14:FBD6 (ROM A7DD6) -> palette 1, color 2   AND  palette 5, color 2
14:FBE6 (ROM A7DE6) -> palette 1, color 3
14:FBF6 (ROM A7DF6) -> palette 5, color 1

For tileset 9, when the map palette is F:
Same as above, only add 40 (hex) to all those table addresses.  They pull from tables immediately after the ones above.


 :edit:
Corrected one of the entries above.  The cycling palette table is 16 long and runs twice as fast.
« Last Edit: January 01, 2015, 01:54:01 AM by avalanche »

avalanche

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Re: Developing a comprehensive editor for FF4
« Reply #979 on: December 31, 2014, 01:16:35 PM »
Ok so with regard to the 4bpp encoding of the overworld tiles, is it this?:

Quote from: consolegfx.txt
11. 4BPP Game Gear/Sega Master System/Wonderswan Color
  Colors Per Tile - 0-15
  Space Used - 4 bits per pixel.  32 bytes per 8x8 tile.

  Note: This is a tiled, linear bitmap format.
  Each pair represents one byte
  Format:

  [r0, bp1], [r0, bp2], [r0, bp3], [r0, bp4], [r1, bp1], [r1, bp2], [r1, bp3], [r1, bp4]
  [r2, bp1], [r2, bp2], [r2, bp3], [r2, bp4], [r3, bp1], [r3, bp2], [r3, bp3], [r3, bp4]
  [r4, bp1], [r4, bp2], [r4, bp3], [r4, bp4], [r5, bp1], [r5, bp2], [r5, bp3], [r5, bp4]
  [r6, bp1], [r6, bp2], [r6, bp3], [r6, bp4], [r7, bp1], [r7, bp2], [r7, bp3], [r7, bp4]

  Short Description:

  Bitplanes 1, 2, 3, and 4 are intertwined and stored row by row.

Or this?:

Quote from: consolegfx.txt
12. 4BPP Genesis/x68k
  Colors Per Tile - 0-15
  Space Used - 4 bits per pixel.  32 bytes per 8x8 tile.

  Note: This is a tiled, big Endian, linear format.
  Each pair represents one byte
  Format:

  [p1-2 r0: bp*], [p2-3 r0: bp*], [p4-5 r1: bp*], [p6-7 r1: bp*]
  [p1-2 r2: bp*], [p2-3 r2: bp*], [p4-5 r3: bp*], [p6-7 r3: bp*]
  [p1-2 r4: bp*], [p2-3 r4: bp*], [p4-5 r5: bp*], [p6-7 r5: bp*]
  [p1-2 r6: bp*], [p2-3 r6: bp*], [p4-5 r7: bp*], [p6-7 r7: bp*]

  Short Description:

  Bitplanes 1, 2, 3, and 4 are intertwined and stored pixel by pixel.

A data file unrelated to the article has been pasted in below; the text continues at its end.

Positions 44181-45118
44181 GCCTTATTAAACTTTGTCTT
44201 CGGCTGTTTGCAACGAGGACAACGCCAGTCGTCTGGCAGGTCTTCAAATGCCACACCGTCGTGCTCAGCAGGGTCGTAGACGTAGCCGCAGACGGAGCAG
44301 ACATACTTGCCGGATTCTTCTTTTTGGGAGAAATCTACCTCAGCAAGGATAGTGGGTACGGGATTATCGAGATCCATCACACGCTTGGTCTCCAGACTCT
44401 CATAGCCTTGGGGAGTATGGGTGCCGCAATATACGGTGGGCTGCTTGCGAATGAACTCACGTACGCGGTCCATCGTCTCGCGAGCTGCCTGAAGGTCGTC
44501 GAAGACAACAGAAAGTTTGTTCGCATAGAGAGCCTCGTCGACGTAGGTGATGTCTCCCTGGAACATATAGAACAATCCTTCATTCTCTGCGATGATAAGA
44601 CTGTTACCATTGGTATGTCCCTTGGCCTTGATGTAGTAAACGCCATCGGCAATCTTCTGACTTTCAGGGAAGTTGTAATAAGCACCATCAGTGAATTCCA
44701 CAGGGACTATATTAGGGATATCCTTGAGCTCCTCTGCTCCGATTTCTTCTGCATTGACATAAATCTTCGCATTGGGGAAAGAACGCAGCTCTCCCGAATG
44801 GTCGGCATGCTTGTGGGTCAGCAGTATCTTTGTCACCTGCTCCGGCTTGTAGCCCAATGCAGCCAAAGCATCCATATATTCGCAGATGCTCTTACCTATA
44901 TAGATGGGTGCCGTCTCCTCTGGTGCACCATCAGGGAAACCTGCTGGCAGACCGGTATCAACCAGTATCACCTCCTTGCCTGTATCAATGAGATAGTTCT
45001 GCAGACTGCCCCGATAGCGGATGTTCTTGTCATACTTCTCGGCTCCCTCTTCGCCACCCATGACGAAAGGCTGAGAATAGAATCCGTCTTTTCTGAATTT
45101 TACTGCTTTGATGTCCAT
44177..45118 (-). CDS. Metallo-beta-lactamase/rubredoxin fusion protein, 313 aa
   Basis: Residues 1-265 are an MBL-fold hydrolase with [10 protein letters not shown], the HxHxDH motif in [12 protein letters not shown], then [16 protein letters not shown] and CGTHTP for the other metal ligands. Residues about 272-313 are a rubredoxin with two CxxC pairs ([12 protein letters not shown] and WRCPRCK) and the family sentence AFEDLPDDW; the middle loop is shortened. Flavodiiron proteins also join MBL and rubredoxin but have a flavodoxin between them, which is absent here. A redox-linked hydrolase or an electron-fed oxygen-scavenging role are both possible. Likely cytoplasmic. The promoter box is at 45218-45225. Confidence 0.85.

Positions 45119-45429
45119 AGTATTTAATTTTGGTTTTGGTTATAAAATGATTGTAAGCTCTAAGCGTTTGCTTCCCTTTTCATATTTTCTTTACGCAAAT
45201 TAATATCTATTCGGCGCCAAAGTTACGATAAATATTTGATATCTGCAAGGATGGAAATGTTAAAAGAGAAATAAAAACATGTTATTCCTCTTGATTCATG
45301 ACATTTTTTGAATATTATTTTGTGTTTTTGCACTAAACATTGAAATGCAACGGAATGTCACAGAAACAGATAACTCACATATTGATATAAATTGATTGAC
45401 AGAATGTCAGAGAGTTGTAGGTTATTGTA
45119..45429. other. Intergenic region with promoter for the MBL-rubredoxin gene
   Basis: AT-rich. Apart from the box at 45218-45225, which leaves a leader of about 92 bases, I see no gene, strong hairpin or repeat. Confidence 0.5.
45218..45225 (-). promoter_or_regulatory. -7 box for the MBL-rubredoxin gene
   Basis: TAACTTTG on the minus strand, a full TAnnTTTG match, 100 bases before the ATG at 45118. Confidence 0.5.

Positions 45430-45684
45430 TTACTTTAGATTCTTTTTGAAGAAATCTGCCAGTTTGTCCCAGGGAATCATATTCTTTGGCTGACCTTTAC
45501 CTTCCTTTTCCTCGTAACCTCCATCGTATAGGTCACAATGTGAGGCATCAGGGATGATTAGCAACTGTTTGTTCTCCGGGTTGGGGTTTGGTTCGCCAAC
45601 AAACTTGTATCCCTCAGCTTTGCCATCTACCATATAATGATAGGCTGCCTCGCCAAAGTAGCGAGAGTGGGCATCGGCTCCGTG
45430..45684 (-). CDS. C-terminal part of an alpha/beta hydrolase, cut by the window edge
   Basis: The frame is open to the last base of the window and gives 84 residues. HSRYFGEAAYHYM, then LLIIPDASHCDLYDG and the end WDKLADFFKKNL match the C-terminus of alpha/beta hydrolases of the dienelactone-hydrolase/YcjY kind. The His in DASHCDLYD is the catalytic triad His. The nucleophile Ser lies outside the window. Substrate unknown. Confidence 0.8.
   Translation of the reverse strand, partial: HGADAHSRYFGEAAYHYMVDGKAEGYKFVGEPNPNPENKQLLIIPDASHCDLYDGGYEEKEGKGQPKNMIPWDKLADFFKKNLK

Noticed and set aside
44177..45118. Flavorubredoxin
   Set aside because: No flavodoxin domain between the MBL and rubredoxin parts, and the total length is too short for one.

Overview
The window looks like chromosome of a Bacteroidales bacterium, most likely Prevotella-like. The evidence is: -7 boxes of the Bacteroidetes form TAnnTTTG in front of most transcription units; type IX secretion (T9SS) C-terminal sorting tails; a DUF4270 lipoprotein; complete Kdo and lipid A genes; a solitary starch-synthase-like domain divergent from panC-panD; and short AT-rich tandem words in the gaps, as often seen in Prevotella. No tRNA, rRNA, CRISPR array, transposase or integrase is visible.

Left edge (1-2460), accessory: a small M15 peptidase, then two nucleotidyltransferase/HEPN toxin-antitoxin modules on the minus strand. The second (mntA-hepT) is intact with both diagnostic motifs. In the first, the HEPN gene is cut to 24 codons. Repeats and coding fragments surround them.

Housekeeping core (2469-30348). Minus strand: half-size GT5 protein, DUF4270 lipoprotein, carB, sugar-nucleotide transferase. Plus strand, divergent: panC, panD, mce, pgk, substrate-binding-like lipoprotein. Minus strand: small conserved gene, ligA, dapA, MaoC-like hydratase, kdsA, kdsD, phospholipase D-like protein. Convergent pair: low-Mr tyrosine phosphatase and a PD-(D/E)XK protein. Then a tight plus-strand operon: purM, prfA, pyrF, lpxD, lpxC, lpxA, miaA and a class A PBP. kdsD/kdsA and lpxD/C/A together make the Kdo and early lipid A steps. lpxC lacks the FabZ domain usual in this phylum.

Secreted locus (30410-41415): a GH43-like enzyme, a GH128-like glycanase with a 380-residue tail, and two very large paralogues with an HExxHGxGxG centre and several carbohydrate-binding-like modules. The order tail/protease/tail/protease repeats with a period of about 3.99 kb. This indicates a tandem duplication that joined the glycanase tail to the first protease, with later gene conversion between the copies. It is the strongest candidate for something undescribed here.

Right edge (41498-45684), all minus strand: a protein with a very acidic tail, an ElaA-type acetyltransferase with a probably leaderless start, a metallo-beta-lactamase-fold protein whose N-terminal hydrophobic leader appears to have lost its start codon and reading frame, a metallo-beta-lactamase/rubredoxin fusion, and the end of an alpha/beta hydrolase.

Quote from: consolegfx.txt
     BPP:  Bits per pixel.

     Xth Bitplane: Tells how many bitplanes deep the pixel or row is; the top layer
          is the first bitplane, the one below that is the second, and so on.

     [rC: bpD]: row number C (0-7 in a 8x8 tile), bitplane number D (starting at 1).

     [pA-B rC: bpD]: pixels A-B (leftmost pixel is 0), row number C (0-7 in a 8x8 tile),
          bitplane number D (starting at 1. bp* means it's a linear format and stores the
          bitplanes one after another bp 1 to bp Max.)

Or is it something else entirely? Or is that unknown as of yet?

I think it's the second one you listed.  I'm shocked it isn't either what the other 4 bpp ones in the game are or the first one you listed, as they are close to the hardware format.  The assembly must do some crazy stuff to get this ready for the PPU...

The first byte has the first two pixels, the low nibble is the 1st pixel, high nibble is the 2nd pixel.  No bitplanes at all.

Here's an example, with one awful palette for everything, extracted using this method:

Vehek

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Re: Developing a comprehensive editor for FF4
« Reply #980 on: December 31, 2014, 02:34:02 PM »
Quote
The assembly must do some crazy stuff to get this ready for the PPU...